I.M. GreNada

If you’re going through hell…

Churchill once explained Russia as, ‘A riddle, wrapped in a mystery, inside an enigma’. Of his many quotes, that one best defines the prison experience. Even those living the dystopia of a caged life smirk in wonder at the loopy things we see. Like the time I met Bea.

My first encounter with Bea came in the exercise yard of a prison in western Canada. The prison is notorious for the volume of street drugs it contains, and is often referred to as a ‘campus of East Hastings‘. One day, while heading out to clear my head on the yard’s half-mile running track, the sight of a fellow prisoner stopped me like a bullet. Most prisoners use rec. time to pass a baseball or soccer ball around, lift weights, or walk endless laps on the loose-gravel track. Not this convict. As I rounded a corner leading to the elevated upper yard, there on the shoulder lay Bea – on a large Budweiser beach towel, bottom to the sun, wearing nothing but a hot pink thong that accentuated well bronzed buns.

Now, before your mind rails in a chorus of, “I knew it!” you should know that there are no co-ed prisons in the CSC inventory. Confused? Try being me. I had just returned to prison from a spree of extremely-unauthorized-activities-while-on-parole. My partner had run off with the money, guns, and my wife. My foul mood hung over me like a cloud. Finally, in search of solitude and clarity, I am confronted with what looks like – but cannot be – a buns-in-the-sun ‘she’. What would Churchill say?

I wish I had a day off my sentence for every time I’ve heard outmates expressing amazement at ‘how normal inmates are‘. What amazes me is their reaction to this discovery. How long will it take to figure out that people are people are people, whether they are having a good day, or a bad decade?

As for Bea – christened Barry at birth — prison is not the only challenging circumstance in her? er, his life. Bea is a traveler in the journey called ‘gender reassignment’ – an ambiguous phrase for plucking the plumbs and changing an outsy to an insy. Canadian prison policy is that drag queens be held in all-male prisons if they still have the guy goods. Sensible, non? At a time when even fish can’t figure their sex out, gender confused humans are hardly news. Then, when one of these burdened beings finds themselves in breach of criminal law, they have to sleep somewhere. Since incarcerating a penis in an all-female prison creates more problems than it solves, CSC decided that if you can hit the urinal from twelve inches out, you bunk with the boys. Where the intrigue begins is in a policy that also allows these disoriented debutants to cross-dress. This explains the mad mirage confronting me on the track, that July of long-ago.

Bea & I would cross paths often in the years following that summer of the mad mirage. Like me, he is a lifer, and also like me, he has a temper. Even though he’s a little guy with big boobs, he can pick a fight while locked in an empty room. It’s not surprising that eventually Bea and I would run into each other in maximum security.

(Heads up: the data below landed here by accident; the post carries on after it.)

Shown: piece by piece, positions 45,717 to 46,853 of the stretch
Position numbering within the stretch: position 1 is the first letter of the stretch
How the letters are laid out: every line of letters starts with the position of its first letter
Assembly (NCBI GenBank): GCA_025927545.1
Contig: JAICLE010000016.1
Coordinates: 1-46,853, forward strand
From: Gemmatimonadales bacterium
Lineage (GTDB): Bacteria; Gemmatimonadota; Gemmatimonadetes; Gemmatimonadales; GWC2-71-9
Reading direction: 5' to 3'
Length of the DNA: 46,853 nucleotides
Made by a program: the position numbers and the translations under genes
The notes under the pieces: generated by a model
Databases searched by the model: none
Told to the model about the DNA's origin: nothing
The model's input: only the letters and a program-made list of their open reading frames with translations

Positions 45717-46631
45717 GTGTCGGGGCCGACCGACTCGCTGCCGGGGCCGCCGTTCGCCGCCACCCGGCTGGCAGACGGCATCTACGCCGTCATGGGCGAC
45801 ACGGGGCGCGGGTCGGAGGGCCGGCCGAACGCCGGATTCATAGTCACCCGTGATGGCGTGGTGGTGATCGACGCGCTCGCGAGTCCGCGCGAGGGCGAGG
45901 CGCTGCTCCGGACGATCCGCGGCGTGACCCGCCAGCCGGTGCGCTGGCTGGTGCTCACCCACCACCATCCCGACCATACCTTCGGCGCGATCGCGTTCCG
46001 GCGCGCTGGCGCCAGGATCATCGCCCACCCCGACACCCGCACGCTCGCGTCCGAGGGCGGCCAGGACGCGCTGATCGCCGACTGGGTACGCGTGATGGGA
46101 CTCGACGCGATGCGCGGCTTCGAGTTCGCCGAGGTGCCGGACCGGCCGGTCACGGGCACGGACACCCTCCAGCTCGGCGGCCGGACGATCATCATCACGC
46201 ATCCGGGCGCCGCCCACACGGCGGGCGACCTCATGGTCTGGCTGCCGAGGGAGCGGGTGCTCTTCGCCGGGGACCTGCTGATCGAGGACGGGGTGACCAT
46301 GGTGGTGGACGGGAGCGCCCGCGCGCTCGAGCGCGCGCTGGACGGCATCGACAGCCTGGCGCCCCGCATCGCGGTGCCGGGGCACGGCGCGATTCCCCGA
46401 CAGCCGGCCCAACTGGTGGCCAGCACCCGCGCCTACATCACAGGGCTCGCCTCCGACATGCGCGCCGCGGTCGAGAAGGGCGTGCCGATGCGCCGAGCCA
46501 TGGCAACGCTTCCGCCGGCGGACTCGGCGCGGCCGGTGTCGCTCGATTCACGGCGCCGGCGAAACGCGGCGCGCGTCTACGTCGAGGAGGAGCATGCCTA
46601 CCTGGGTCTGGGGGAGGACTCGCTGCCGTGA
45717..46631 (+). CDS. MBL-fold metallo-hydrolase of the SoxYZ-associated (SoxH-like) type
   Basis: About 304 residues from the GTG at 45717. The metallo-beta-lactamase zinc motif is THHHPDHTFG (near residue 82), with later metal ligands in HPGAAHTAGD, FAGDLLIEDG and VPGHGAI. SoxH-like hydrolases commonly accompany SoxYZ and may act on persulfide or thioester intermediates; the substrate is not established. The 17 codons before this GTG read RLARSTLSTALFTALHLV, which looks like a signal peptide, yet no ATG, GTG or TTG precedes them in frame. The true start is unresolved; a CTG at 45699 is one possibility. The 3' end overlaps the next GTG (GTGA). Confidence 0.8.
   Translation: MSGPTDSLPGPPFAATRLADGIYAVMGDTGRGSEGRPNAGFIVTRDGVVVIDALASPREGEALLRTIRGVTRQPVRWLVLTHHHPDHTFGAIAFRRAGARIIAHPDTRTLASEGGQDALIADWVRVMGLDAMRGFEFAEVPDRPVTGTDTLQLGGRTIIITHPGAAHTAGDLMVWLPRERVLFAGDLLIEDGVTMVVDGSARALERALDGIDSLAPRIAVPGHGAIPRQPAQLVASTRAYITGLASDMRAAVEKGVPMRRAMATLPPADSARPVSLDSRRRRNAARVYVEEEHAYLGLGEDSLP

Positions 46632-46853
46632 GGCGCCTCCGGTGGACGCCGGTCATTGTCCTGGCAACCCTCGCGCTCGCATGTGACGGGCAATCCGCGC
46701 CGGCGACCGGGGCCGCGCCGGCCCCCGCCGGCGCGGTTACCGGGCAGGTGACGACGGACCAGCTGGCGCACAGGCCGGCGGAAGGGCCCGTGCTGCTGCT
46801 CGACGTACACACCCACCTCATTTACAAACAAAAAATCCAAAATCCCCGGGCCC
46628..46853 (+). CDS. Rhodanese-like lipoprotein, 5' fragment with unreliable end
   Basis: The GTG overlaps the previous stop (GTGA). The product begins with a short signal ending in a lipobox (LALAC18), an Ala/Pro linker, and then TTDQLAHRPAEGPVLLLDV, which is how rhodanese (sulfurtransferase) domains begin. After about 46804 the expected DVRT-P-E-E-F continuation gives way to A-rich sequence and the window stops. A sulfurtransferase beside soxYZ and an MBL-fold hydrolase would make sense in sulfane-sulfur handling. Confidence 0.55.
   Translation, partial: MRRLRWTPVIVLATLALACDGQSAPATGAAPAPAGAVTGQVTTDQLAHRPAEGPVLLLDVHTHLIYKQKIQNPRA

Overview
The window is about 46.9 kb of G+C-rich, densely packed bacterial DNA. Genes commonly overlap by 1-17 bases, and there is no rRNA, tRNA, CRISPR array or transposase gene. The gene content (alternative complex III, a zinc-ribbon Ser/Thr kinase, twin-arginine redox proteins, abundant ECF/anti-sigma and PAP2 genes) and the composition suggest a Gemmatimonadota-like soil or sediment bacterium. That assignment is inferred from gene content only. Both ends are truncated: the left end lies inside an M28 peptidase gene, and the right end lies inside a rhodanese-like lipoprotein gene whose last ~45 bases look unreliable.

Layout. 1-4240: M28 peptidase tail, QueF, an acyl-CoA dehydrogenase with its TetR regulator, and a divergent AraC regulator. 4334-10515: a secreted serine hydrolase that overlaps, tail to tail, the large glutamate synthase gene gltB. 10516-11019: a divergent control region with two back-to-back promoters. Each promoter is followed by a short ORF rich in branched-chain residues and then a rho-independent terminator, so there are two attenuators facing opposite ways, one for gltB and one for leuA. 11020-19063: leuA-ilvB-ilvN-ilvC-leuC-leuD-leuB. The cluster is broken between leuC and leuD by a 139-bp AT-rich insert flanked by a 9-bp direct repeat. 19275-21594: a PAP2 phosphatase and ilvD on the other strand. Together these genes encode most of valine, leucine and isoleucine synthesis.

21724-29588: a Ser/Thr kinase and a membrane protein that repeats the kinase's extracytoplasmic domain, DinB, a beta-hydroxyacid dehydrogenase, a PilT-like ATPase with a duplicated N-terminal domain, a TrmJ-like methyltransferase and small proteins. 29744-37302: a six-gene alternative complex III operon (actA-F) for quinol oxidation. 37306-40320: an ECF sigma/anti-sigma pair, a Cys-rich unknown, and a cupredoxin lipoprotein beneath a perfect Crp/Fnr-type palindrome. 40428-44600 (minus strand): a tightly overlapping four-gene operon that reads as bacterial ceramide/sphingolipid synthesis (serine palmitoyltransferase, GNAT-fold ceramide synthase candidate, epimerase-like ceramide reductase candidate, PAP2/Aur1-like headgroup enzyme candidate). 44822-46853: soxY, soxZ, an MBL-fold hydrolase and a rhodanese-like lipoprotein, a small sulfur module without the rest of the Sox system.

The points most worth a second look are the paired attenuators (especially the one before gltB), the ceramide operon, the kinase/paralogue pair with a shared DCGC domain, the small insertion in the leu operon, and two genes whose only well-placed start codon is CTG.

The max I speak of is painted into the setting of postcard-pretty mountains and farms. Despite its metal detectors, restricted movement, high resolution camera’s and machine gun-wielding marksmen, the administration makes an effort to keep the prisoners calm. Maximum security houses those who have created chaos at lower security: escape, murder, rioting, staff assaults, etc. Keeping these guys cool is not a liberal, con-coddling concession, but a security strategy gleaned through experience. The prison has a fully equipped gymnasium, a weight room, and large exercise yard with a half mile long asphalt-paved running track.

One day, when entering the exercise yard, I had a sudden attack of Bea-je-vu. The Indian princess invaded more than my field of vision. Wearing a pair of Daisy Dudes Bea had painted his face with thick lash manscara, a shade of eye-shadow best described as violent, Revlon #10 lipstick, and enough rouge to mistake him for a domestic assault victim. A too-short lemon halter top completed the ensemble. Yet, for once it wasn’t Bea’s attire that elicited unblinking stares. It was what he was doing. Bea? was exercising.

Feet sheathed in powder blue rollerblades, ear-bud cord and raven hair streaming in the wind, he rolled past in full sashay, howling the lyrics to that feline favourite, “Don’t you wish your girl fiend was hot like me,” by the Pussycat Dolls. Next to me stood Texas Dan, a young prisoner who had arrived at the max only that week. As Bea skated by, the Texas Dan’s head followed his eyes in disbelief.

“Well, there’s something you don’t see everyday,” I said to him. His gaze returned to me, speechless and jaw agape.

The thing you learn quickly about prison is that the people here are just as wonderful, evil, ordinary, screwed up, focused, deviant, moral, lost, and found as they are in any other community. Prison life is just like any other life — albeit more concentrated. Maybe if old Winston had looked at Russia through that lens, it would have made more sense.

I.M. GreNada